As Sen. Mark Kirk (R., Ill.) recuperated from a severe stroke, the Chicago Tribune published what critics deemed a scathing attack on his credibility that was based solely on accusations from his ex-wife, whom those close to the Kirk family describe as unstable and unreliable.
Ex-wife Kimberly Vertolli – who in an interview with the Washington Free Beacon dismissed attacks on her character – began discussing her former spouse in the Chicago press just days after he was struck with a debilitating stroke that nearly took his life.
First, Vertolli said Kirk was to blame for his stroke, a claim his doctors immediately disputed.
Months later, Vertolli talked to Chicago Tribune reporter Todd Lighty, along with reporter Katherine Skiba, for an investigative piece that alleged Kirk had violated campaign finance laws, charges that a former Federal Elections Committee chairman maintains are legally unsound.
The bitter back-and forth between Kirk and his former spouse has led Kirk allies to question Vertolli’s mental stability. They allege that her brazen media assault on Kirk is part of a pattern of increasingly erratic behavior.
However, Vertolli scoffs at such accusations, and told the Free Beacon that Kirk loyalists are anonymously smearing her in attempt to distract from the substance of the FEC complaint, which she says was filed out of a "sense of duty to report what I know."
"I find it shocking that Kimberly is doing all of this," said one longtime Kirk confidante who would speak only on background. "The question I would posit is, ‘Why is she doing what she’s doing? What is the agenda or motive?’"
"It’s the natural attack to make, for someone who wants to keep their job and senses a threat to their power is at bay," Vertolli said in response. She maintains that the allegations of mental instability have "no merit whatsoever."
"That’s their M.O., a whispering campaign that I’m crazy," she said. "There’s no evidence, but if you say it enough, people will believe it."
Kirk allies complain that the Chicago Tribune provided Vertolli a prominent outlet in which she could air personal grievances despite warnings about her credibility.
The media blitz began in the pages of Chicago Magazine on January 23, when it was unclear if Kirk would awake from his sudden stroke two days before.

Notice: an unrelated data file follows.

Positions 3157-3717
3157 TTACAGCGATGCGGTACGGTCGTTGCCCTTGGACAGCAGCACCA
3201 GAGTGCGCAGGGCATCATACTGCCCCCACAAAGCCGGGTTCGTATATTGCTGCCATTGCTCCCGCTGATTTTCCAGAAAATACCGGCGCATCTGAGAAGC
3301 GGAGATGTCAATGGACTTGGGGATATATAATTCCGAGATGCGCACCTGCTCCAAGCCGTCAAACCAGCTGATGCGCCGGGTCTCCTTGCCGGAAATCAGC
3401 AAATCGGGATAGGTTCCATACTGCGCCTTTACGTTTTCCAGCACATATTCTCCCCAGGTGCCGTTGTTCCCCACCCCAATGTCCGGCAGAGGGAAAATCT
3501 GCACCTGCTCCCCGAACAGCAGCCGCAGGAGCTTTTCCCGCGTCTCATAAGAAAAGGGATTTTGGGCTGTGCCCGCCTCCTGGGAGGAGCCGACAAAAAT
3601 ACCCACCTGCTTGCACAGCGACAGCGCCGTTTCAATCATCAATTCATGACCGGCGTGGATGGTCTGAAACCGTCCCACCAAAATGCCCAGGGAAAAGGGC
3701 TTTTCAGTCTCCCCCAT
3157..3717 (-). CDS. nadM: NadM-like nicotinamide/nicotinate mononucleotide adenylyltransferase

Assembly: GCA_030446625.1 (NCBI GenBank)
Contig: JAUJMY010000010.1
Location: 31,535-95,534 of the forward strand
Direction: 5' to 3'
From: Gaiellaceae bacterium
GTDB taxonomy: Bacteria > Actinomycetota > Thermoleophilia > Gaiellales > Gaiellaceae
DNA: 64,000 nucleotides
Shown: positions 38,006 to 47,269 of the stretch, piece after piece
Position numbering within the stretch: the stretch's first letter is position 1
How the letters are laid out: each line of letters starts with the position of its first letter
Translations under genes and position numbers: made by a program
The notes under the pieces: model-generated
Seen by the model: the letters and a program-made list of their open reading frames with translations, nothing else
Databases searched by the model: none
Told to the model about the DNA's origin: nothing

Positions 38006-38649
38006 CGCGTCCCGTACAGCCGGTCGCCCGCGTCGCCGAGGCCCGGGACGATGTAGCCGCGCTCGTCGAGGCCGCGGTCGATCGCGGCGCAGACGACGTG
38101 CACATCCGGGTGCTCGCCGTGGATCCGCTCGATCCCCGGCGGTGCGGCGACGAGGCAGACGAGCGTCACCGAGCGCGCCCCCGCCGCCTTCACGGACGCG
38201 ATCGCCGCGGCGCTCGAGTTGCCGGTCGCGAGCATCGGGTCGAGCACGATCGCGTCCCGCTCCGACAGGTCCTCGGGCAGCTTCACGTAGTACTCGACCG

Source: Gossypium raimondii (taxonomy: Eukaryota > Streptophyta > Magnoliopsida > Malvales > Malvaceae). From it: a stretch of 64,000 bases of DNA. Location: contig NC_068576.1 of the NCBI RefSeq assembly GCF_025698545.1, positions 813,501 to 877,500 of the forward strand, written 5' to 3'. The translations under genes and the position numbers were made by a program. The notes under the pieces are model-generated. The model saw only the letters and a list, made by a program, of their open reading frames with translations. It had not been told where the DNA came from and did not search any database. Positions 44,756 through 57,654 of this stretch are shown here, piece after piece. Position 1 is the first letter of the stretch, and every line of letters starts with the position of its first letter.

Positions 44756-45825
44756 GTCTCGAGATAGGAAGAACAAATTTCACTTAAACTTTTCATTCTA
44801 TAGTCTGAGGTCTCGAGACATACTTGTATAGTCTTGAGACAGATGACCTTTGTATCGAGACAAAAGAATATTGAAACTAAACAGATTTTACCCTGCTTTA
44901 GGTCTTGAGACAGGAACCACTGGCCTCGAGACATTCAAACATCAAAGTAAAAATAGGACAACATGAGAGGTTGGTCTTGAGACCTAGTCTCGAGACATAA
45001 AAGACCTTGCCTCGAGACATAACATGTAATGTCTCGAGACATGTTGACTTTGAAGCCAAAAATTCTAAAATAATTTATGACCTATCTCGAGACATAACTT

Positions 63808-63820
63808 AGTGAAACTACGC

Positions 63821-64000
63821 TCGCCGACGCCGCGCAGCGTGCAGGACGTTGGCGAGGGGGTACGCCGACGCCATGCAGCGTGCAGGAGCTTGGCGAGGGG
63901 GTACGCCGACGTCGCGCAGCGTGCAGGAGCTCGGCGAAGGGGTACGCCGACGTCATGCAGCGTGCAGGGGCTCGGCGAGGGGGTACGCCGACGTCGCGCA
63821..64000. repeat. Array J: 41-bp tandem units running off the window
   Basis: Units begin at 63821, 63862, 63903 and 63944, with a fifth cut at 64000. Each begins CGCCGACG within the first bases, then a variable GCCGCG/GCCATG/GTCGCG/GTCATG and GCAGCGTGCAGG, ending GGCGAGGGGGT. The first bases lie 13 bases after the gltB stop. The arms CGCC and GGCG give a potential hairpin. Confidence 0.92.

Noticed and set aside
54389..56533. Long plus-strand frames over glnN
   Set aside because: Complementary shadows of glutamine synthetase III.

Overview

Vertolli told the glossy that "she was not surprised" about Kirk’s stroke and accused him of having an unhealthy lifestyle.
"He doesn’t take care of himself and doesn’t take breaks," Vertolli told the magazine, further alleging that her ex is "not a person who places fitness as a priority."
However, Kirk, a Navy reserve commander who recently completed a two-week tour of duty in the Middle East, was in peak physical condition, according to his physicians.
"To my knowledge, his lifestyle is the lifestyle of a normal, healthy person who works out and eats a reasonable diet and takes care of themselves," Dr. Richard Fessler, the Illinois neurosurgeon who operated on Kirk, told reporters during a press conference the day after Vertolli’s comments were published.
"This is the same woman whose first reaction to hearing that her ex-husband had a stroke was to blame him," said one of those close to the Kirk family.
Vertolli has filed what experts say is a dubious claim with the FEC, which alleges that Kirk violated campaign finance laws by making several payments to a political consultant who was his girlfriend at the time.
The story first came to light in the Chicago Tribune, which reported on the filing and relied on Vertolli and a Democratic lawyer as sources.
"At the heart of the matter is Vertolli's assertion that the Kirk campaign may have improperly hidden money to [then-girlfriend Dodie] McCracken by paying her through another company working for the campaign," Tribune reporter Lighty asserted in writing about the matter. "Because the money was not paid directly to McCracken, her name does not appear in Kirk's federal disclosures."